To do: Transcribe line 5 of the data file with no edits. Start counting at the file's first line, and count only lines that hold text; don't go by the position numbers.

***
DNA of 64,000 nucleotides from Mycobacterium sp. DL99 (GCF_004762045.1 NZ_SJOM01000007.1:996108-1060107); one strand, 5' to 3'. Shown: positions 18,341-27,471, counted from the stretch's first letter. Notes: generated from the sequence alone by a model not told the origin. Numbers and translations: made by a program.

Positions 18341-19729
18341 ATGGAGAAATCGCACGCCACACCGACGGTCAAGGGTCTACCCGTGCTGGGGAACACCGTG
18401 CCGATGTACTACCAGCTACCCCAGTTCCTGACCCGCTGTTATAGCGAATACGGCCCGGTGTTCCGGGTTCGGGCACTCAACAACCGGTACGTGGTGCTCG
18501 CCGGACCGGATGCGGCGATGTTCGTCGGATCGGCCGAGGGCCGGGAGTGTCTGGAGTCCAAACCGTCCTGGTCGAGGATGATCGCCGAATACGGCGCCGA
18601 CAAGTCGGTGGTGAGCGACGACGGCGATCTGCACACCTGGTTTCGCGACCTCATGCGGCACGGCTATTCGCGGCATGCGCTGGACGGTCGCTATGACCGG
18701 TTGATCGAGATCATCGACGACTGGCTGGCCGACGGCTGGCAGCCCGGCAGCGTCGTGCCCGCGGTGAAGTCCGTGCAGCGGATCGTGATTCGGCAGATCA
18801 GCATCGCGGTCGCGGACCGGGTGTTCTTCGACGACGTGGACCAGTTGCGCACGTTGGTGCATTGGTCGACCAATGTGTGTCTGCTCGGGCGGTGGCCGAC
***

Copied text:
18501 CCGGACCGGATGCGGCGATGTTCGTCGGATCGGCCGAGGGCCGGGAGTGTCTGGAGTCCAAACCGTCCTGGTCGAGGATGATCGCCGAATACGGCGCCGA